It now remains to find an equivalent in the R.A. Jewel for the solid expressing the sphere of the Universe, which is the Dodecahedron, a solid body bounded by 12 equal and equilateral pentagons. (See Fig. 5)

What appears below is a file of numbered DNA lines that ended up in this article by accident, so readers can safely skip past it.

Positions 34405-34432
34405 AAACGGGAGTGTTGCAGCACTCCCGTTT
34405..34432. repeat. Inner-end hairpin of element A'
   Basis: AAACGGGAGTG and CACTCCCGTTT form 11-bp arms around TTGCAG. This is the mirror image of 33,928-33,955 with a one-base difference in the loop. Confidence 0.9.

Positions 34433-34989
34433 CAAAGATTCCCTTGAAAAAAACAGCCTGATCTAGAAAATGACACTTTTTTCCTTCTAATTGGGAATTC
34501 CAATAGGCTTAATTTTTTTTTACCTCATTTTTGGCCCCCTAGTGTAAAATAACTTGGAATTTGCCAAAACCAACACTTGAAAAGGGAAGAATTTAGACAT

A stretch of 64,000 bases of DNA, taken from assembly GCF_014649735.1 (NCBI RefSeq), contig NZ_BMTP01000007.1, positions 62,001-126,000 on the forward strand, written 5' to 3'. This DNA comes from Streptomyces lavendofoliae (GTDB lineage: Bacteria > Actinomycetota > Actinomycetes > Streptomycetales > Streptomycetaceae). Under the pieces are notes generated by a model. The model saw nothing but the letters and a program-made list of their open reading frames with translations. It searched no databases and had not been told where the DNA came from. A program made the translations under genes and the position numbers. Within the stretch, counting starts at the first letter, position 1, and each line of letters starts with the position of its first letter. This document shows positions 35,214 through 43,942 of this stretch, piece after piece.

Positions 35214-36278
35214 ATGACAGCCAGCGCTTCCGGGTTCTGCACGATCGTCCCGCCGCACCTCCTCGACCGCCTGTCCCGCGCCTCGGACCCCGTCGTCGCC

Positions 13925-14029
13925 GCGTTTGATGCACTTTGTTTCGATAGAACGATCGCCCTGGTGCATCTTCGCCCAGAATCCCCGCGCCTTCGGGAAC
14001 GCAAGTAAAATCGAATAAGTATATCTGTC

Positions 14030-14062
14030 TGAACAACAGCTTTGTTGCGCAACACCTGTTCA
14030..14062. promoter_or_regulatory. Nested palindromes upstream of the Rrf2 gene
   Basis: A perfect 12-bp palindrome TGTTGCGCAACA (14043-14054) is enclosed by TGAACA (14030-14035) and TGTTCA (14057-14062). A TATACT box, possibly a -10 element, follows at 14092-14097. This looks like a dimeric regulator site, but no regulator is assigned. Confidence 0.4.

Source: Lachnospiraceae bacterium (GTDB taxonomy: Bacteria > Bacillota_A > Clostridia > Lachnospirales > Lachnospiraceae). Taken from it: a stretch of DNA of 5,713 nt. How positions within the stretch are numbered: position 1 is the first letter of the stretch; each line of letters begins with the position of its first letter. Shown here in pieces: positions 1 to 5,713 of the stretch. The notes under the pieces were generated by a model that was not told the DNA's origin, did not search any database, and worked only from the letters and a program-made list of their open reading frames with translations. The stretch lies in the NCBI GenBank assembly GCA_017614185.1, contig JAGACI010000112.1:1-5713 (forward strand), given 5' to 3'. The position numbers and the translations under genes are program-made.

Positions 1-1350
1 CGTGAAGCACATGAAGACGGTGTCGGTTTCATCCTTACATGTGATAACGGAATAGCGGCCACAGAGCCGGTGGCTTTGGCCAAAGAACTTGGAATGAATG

The 6 small triangles round the circumference of the Jewel (formed by the intersections of the 2 larger triangles), together with the central triangle G H I, if resolved in the same manner as the former, will be found to be = 7 , or x 8 = 56 right angles; to these add the external angles of the before-mentioned 6 triangles formed by the intersections of the 2 larger triangles = 16 right angles. For since the exterior angle of every triangle formed by producing one of its sides is equal to the sum of 2 interior and opposite angles, and every angle of one equilateral triangle is equal to one third of two right angles; and as they are 12 in number, their amount in right angles will be 16, that is 12 x 2/3 of 2 = 12 x 1 1/3 = 16. Then 16 added to the before-mentioned 56 right angles will make 72. But by a corollary to the 32d Prob. of the 1st book of Euclid, the interior angles of every rectilinear figure are equal to twice as many right angles - 4 as the figure has sides; hence the interior angles of the 5 sided figure, called a pentagon, are 10-4 = 6 right angles; whence the solid figure called a Dodecahedron being contained by 12 equal and equilateral pentagons, will be 12 x 6 = 72, corresponding with the number of right angles contained in the 7 triangles before mentioned, and the 12 exterior angles of intersections. Thus the Dodecahedron (each of the solid angles of which is formed by the union of 3 plane obtuse angles), approaching nearer to the form of a sphere than any of the other solids bounded by plane superficies, was used by the Platonists to express the sphere of the Universe.